Based on an actual incident in 1996, this tightly wound hostage drama has its nervous tics and politics in the right place. Writer-director Kamal K.M. sets up a divergent team of five men who criss-cross into Palakkad city, displacing their familial coordinates (wives of two of them, played by Unnimaya Prasad and Savithri Sreedharan, children, and other unseen and unshown people, but the impact surely cutting broader), undertaking this chevachee to spotlight a much larger, profound displacement. The first 40 minutes of the movie is a restless, kinetic collection of frames as the gang of Rakesh (Kunchacko Boban), Aravindan (Joju George), Babu (Vinayakan), Kutty (Dileesh Pothan), with Usman (Gopalan Adat) converge outside the collector’s office. Part of the Ayyankali Pada (Pada stands for army, Ayyankali, a well-known social reformer), the men want the government to rescind the Adivasi Land Amendment Bill that’s powered to reclaim tribal rights on lands they’ve lived on and ecologically co-existed with. The movie thrums on this tension even as it employs the space and time inside the hostage’s dimensions—collector Ajay Dange’s (Arjun Radhakrishnan)—to take minutes of the cause, swivel the discussion away from the drama building up outside the office, and highlight just how greed and an appetite for funds fuel the machinery to destroy indigenous land and population. As Chief Secretary Rajasekaran (Prakash Raj), mediator Jayapalan (T.G. Ravi), and the collector’s gunman Sadik (Shine Tom Chacko) try to stream the events inside the collector’s office into a steady path from without, the director balances the tension with the message. Buoyed by a powerful cast and Vishnu Vijay’s troubling brass pieces, Pada is disturbing food for thought. Regardless of how this story played out, what’s immutable is that protected land continues to be ravaged for profit and the ‘economy and jobs.’ The tribals are but the first-line victims of this assault. Their displacement will, eventually, cascade into homelessness for us all. (Streaming on Prime)
In story-telling and folklore, the river has been a metaphor for life and death, a river bank akin to a destination or solace. The water gurgles with life and, as with every beating heart, must keep moving until it meets its ultimate fate: an ocean of unfathomable vastness and nothingness. In Paka (Revenge): River of Blood, this streaming service is used as a device, not for its breadth but its depth. Writer and debut director Nithin Lukose tracks a long-forgotten-why-but-existing clash of families that has its roots in the great Malabar Migration of the early 20th century when families from Central Kerala explored newer pastures, thus forever altering the region’s demographic. And thus, we land up in Wayanad, the Orappuzha river winding its way quietly across the populace. It is this stillness that’s disquieting, sound designer Aravind Sundar using booming cinema hall sounds, radio commentary, and little else to slowly ratchet up the tension that’s magnified by Faizal Ahamed‘s uneasy background score and Srikanth Kabothu‘s mesmerizing cinematography. This uneasiness hangs low between two warring families who’ve been killing each other for so long that they don’t even remember the causal trigger anymore. Johnny (Basil Paulose, as calm as the river, but deeper, sadder) and Anna (Vinitha Koshy, hypnotically expressive) hope to break this murderous tradition with their love story. There’s just a speck of hope.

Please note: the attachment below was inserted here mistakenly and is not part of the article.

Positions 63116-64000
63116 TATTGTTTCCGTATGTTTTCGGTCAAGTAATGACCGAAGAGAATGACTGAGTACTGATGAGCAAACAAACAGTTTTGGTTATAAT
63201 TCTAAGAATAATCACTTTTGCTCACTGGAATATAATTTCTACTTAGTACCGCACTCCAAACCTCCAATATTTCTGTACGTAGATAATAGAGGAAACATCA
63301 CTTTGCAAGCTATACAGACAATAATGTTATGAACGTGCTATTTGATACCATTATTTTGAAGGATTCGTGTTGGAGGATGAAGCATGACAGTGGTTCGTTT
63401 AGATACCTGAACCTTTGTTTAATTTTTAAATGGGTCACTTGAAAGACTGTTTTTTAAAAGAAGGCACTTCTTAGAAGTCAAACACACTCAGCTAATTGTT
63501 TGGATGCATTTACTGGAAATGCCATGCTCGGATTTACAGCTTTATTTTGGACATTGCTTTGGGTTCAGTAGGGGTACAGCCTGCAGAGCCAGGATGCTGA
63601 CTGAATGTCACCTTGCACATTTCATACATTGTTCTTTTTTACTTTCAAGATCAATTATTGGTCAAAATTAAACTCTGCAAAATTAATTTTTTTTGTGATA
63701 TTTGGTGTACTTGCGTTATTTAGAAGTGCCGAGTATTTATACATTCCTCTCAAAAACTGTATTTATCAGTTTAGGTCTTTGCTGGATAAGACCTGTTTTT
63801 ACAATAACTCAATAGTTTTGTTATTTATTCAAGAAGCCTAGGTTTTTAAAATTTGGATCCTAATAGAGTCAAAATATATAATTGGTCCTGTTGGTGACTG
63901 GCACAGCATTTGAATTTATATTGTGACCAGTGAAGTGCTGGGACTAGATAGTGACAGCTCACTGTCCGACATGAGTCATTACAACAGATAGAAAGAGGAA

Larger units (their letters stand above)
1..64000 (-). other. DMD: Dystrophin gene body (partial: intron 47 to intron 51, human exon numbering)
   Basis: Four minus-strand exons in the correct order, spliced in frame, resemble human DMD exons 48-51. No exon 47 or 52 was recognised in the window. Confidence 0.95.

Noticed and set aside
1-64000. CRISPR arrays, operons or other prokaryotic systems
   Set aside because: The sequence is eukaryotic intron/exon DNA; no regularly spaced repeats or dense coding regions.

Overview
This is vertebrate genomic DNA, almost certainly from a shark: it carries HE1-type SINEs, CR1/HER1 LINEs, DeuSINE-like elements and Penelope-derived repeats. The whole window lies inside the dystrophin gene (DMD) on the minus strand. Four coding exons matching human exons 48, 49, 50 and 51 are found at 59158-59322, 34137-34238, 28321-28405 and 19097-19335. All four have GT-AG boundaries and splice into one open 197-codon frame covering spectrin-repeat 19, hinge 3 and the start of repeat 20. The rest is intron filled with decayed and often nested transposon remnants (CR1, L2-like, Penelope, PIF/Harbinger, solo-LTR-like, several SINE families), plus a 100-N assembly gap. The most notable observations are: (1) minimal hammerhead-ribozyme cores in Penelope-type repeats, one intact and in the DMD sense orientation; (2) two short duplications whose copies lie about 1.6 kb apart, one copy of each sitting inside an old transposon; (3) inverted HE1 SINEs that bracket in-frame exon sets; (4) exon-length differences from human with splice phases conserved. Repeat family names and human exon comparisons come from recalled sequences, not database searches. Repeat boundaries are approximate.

Until Johnny’s uncle, Kocheppu (a marvelous Jose Kizhakkan), returns from jail, full of remorse for the murder he committed that irreversibly changed Anna’s life. With her brothers (Thanakan played by Abhilash Nair, while the terrific Nithin George as Joey makes you brace every time he’s on-screen) baying for blood, the sickle gene in their DNA, it’s only a matter of time before the violence cuts the couple’s plans into pieces. As the flow of violence sucks in the next generation (Johnny’s younger brother Paachi, played by Athul John, while Jeff Stephan Johnson essays the brutal-stare Unni on Anna’s side), Paka raises the question: is this how violence and revenge become part of the evolutionary process, eventually embedding themselves in our genes? With the plasma-coated family trees egged on by the patriarch and matriarch (Varkey played by Joseph Manickal and the unseen grandmother on Johnny’s side played by Mariyakutty), the gory allegory’s hard to miss: the man’s blind and the woman’s demented: the two forces sapping out critical senses, lack of which fills us fragile, foolish humans with anger and violence. The river flows on, true, and if we’re sensible enough, we’ll draw the right life messages from its forward march. But there’s a reason it’s opaque. And that downward and murky force is a more irresistible pull any day. (Streaming on Sony LIV)